In ITS first season, “Mad Men,” AMC’s glossy series about a group of guys on Madison Avenue, received critical raves for its finely drawn portraits of the employees of Sterling Cooper Advertising Agency. Set in 1960, it focused on Don Draper, a glamorous up-and-comer with a double life and a secret past, and the smart, politically incorrect men around him.
But watching from a different perspective, there’s a whole other story going on. And it’s all about the women: Peggy, Betty and Joan.
In their pointy bras and flouncy petticoats, the leading women -- a secretary, a housewife and a sexy office den mother -- might look like stars of television shows in bygone years. They exist in a nonchalantly sexist world where men slap fannies or ask the new girl to shorten her skirt. Agency partner Roger Sterling (John Slattery), for instance, advises Draper: “Remember, Don: When God closes a door, he opens a dress.” In pondering the question of what women want, Sterling sneers over a cigarette and a drink, “Who cares?” (And he’s the classy one.)
But while they are marginalized, the women of “Mad Men” are no mere archetypes. They are complicated, glamorous, ambitious and stifled in a way that women in 1960s television never were. With 48 years of hindsight behind their creation, they are marginalized in a particularly subtle way, so that viewers might not even realize they are riveted by their struggles.
One reason, according to the actresses who play them and their creator, Matt Weiner, is that they are really about women now. Even in 1960, viewers couldn’t relate to Ozzie and Harriet, Weiner said. “The truth is: A lot of people were laughing at those shows then, at how unrealistic they were.” Perhaps it takes a show like “Mad Men” to allow viewers to appreciate the subtle conflicts of women’s roles in the workplace and the family. “You have to do it retroactively,” said Robert Thompson, director of the Bleier Center for Television and Popular Culture at Syracuse University.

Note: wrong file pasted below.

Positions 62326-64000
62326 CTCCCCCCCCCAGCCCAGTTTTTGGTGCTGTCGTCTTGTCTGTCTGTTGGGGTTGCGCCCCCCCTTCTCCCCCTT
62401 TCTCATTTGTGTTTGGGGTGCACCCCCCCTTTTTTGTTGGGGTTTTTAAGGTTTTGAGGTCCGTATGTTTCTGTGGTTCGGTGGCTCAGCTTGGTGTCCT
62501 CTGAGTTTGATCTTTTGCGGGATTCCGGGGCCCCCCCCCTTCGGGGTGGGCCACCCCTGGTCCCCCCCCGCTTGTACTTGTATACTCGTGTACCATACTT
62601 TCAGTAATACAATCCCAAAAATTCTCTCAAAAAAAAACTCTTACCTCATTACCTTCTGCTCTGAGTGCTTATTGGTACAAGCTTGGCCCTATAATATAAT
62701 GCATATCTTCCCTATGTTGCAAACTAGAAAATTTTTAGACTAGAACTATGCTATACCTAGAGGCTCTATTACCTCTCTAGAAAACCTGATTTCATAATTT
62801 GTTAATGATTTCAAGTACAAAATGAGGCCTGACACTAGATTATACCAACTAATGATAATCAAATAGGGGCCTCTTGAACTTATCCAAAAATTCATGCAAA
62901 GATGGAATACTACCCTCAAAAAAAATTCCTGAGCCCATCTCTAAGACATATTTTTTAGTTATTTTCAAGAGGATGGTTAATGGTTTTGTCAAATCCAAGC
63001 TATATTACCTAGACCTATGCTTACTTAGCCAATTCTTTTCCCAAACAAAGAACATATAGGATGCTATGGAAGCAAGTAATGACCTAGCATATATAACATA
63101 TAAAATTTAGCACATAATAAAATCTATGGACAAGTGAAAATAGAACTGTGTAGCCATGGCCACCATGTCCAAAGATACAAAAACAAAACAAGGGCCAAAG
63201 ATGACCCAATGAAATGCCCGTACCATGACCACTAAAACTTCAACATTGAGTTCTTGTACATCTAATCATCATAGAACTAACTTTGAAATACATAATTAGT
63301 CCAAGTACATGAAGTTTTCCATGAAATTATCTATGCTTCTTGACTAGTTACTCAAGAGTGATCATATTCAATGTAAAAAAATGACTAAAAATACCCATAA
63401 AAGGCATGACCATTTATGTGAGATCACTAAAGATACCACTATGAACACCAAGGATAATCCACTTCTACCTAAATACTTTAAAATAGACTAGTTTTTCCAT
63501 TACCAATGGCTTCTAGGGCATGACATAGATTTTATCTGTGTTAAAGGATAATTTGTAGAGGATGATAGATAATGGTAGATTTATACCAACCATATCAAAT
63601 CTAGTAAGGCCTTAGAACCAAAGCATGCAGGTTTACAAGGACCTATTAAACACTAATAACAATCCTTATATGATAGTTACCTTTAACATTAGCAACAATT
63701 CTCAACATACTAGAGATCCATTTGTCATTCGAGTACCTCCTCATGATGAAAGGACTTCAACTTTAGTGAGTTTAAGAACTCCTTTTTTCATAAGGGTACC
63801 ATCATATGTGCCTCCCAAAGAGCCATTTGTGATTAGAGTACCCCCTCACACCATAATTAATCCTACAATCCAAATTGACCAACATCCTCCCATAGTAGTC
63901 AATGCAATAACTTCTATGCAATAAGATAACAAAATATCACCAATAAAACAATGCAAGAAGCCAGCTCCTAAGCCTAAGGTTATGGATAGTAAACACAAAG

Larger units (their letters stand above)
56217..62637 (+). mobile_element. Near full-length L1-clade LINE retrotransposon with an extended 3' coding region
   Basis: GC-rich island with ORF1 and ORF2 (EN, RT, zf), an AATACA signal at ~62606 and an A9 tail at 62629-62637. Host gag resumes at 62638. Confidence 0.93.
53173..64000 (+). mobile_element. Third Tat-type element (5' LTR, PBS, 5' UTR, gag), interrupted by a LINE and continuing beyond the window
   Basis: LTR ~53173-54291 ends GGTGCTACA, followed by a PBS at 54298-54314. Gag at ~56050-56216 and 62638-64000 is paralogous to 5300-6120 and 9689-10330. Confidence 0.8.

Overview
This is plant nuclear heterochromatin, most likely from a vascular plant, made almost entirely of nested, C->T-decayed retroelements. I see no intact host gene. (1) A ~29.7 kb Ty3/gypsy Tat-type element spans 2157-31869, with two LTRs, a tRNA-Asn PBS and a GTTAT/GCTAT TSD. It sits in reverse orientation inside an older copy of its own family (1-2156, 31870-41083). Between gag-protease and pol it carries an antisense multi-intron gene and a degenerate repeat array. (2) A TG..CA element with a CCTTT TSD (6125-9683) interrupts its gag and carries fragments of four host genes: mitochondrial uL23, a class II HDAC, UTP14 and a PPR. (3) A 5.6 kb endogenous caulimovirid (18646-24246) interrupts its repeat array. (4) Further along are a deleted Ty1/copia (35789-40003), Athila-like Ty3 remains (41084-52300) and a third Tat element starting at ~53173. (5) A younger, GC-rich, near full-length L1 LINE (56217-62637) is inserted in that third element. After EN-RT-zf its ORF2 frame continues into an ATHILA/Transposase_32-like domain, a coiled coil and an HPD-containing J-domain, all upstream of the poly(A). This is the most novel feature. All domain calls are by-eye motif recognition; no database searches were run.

In “Mad Men,” which will launch its second season next Sunday, the women as well as the men have public, private and secret lives. Most dream of a fairy-tale life, married to a strong man and living in a country house. To that end, the women always look lovely, in neatly coiffed hairdos, makeup and form-fitting dresses requiring military-strength -- and, as the actresses said, sometimes painful -- undergarments. As January Jones, who plays Draper’s wife, Betty, noted, “when you take the girdle off at the end of the day, everything sort of falls.”
The stakes get higher